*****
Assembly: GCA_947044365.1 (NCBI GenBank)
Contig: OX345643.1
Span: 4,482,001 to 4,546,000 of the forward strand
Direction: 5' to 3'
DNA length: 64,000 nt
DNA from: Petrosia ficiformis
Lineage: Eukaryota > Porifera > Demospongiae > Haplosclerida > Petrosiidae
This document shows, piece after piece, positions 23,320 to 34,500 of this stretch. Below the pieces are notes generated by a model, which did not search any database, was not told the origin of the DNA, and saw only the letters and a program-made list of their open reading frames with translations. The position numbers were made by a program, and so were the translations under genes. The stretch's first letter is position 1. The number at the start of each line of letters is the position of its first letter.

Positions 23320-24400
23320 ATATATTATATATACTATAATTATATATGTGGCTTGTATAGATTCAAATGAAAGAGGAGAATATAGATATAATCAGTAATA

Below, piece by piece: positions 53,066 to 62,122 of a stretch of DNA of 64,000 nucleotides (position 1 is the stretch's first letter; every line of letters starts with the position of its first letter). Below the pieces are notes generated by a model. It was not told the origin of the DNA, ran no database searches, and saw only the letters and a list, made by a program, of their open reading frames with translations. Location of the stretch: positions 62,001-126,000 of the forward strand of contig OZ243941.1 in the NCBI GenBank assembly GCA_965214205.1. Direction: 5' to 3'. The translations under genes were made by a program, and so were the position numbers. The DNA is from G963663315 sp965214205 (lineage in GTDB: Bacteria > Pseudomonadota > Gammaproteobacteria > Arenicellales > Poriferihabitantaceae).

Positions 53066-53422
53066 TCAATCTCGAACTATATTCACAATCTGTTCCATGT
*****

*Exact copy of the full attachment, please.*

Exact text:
Assembly: GCA_947044365.1 (NCBI GenBank)
Contig: OX345643.1
Span: 4,482,001 to 4,546,000 of the forward strand
Direction: 5' to 3'
DNA length: 64,000 nt
DNA from: Petrosia ficiformis
Lineage: Eukaryota > Porifera > Demospongiae > Haplosclerida > Petrosiidae
This document shows, piece after piece, positions 23,320 to 34,500 of this stretch. Below the pieces are notes generated by a model, which did not search any database, was not told the origin of the DNA, and saw only the letters and a program-made list of their open reading frames with translations. The position numbers were made by a program, and so were the translations under genes. The stretch's first letter is position 1. The number at the start of each line of letters is the position of its first letter.

Positions 23320-24400
23320 ATATATTATATATACTATAATTATATATGTGGCTTGTATAGATTCAAATGAAAGAGGAGAATATAGATATAATCAGTAATA

Below, piece by piece: positions 53,066 to 62,122 of a stretch of DNA of 64,000 nucleotides (position 1 is the stretch's first letter; every line of letters starts with the position of its first letter). Below the pieces are notes generated by a model. It was not told the origin of the DNA, ran no database searches, and saw only the letters and a list, made by a program, of their open reading frames with translations. Location of the stretch: positions 62,001-126,000 of the forward strand of contig OZ243941.1 in the NCBI GenBank assembly GCA_965214205.1. Direction: 5' to 3'. The translations under genes were made by a program, and so were the position numbers. The DNA is from G963663315 sp965214205 (lineage in GTDB: Bacteria > Pseudomonadota > Gammaproteobacteria > Arenicellales > Poriferihabitantaceae).

Positions 53066-53422
53066 TCAATCTCGAACTATATTCACAATCTGTTCCATGT